President Obama wants the Federal Communications Commission (FCC) to preserve net neutrality.
While the FCC is an independent agency, Obama hopes he can sway the commission to reclassify Internet service providers as “telecommunications services,” which would give the government greater powers of regulation. At the moment, Internet service providers fall under the umbrella of “information services,” allowing them considerable leeway to determine how they provide the Internet to end-users.
When the FCC previously tried to regulate Internet service providers, Verizon fought the move in court and won. Following that decision, net neutrality advocates feared that carriers would attempt to establish Internet “fast lanes” in exchange for payment, or restrict content created by rival conglomerates, or throttle back what they viewed as excessive usage. Earlier this year, hundreds of thousands of people submitted comments in favor of net neutrality to the FCC’s website.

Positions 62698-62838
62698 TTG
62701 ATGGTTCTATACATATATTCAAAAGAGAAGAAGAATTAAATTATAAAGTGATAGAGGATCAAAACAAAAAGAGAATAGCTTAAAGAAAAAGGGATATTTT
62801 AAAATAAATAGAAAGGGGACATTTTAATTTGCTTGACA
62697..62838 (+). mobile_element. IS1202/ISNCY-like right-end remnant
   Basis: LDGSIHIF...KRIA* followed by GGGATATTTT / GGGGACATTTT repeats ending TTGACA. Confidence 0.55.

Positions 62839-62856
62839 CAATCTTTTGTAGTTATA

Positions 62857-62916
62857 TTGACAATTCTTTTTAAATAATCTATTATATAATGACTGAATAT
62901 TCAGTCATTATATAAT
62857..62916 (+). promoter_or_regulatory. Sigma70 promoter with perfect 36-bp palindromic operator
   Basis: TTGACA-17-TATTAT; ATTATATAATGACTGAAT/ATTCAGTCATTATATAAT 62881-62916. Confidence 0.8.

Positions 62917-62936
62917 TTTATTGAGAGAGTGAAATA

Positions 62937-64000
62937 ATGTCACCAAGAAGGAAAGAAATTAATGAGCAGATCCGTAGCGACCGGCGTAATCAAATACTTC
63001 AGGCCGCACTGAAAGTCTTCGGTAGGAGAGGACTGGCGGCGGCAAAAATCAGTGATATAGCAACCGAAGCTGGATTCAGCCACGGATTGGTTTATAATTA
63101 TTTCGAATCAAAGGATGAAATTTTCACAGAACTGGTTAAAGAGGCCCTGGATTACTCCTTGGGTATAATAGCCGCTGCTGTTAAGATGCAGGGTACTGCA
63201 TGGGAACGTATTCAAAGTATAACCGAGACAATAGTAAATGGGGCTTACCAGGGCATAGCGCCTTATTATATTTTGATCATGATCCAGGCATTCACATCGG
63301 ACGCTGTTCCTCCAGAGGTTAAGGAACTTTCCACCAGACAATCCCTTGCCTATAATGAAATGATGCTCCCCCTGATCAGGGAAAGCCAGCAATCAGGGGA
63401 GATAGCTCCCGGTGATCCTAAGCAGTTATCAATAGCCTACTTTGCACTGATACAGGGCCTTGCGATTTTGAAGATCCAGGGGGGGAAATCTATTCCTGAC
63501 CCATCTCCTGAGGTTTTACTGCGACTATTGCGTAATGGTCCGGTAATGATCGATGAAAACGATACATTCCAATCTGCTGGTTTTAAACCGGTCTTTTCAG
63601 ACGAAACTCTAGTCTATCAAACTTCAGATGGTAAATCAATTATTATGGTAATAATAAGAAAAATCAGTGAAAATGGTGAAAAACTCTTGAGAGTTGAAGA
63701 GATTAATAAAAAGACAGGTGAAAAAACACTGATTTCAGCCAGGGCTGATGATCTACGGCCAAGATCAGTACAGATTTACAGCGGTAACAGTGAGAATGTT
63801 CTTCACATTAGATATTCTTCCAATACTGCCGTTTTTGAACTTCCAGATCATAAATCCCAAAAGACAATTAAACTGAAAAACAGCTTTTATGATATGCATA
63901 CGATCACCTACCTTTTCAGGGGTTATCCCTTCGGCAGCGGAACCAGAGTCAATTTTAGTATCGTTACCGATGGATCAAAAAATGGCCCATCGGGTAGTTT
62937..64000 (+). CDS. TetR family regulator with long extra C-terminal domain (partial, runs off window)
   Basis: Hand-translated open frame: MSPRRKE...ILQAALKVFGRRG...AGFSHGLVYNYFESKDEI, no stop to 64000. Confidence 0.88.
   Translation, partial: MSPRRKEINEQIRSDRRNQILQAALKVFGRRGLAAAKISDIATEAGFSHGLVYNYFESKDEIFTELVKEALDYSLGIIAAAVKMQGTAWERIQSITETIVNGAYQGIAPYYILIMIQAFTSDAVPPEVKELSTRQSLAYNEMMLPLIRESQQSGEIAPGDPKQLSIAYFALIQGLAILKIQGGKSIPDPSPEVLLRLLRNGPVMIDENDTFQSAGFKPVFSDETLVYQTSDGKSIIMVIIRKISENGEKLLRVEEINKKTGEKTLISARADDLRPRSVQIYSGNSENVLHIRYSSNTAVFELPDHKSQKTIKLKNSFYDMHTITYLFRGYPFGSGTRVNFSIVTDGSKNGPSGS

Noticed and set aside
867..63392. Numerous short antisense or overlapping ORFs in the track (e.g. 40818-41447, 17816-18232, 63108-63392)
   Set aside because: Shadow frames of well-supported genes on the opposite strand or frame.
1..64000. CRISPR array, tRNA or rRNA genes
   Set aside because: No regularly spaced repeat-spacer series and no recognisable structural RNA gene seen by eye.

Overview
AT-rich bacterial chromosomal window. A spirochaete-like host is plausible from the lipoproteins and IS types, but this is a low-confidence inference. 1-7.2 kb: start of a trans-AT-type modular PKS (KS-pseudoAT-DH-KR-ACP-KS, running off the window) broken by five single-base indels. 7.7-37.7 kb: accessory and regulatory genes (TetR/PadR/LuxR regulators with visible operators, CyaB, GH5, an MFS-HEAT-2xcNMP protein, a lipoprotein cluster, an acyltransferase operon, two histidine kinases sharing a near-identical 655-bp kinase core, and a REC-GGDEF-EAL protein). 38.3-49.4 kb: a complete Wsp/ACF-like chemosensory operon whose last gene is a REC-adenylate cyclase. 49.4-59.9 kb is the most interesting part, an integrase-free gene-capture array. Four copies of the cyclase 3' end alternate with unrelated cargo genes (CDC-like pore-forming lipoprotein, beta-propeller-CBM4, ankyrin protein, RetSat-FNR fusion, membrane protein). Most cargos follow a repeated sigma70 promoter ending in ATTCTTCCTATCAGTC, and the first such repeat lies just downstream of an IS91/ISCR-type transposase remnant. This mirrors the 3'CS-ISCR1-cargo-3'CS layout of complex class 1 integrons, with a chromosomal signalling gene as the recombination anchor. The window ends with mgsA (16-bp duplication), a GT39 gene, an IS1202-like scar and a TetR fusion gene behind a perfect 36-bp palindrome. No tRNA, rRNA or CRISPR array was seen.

Now Obama’s weighed in. “This set of principles, the idea of net neutrality, has unleashed the power of the Internet and given innovators the chance to thrive,” he said in an online video. “Abandoning these principles would threaten to end the Internet as we know it.” His stance will place even greater pressure on the FCC to make a decision, one way or another.
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Video/Image: YouTube/The White House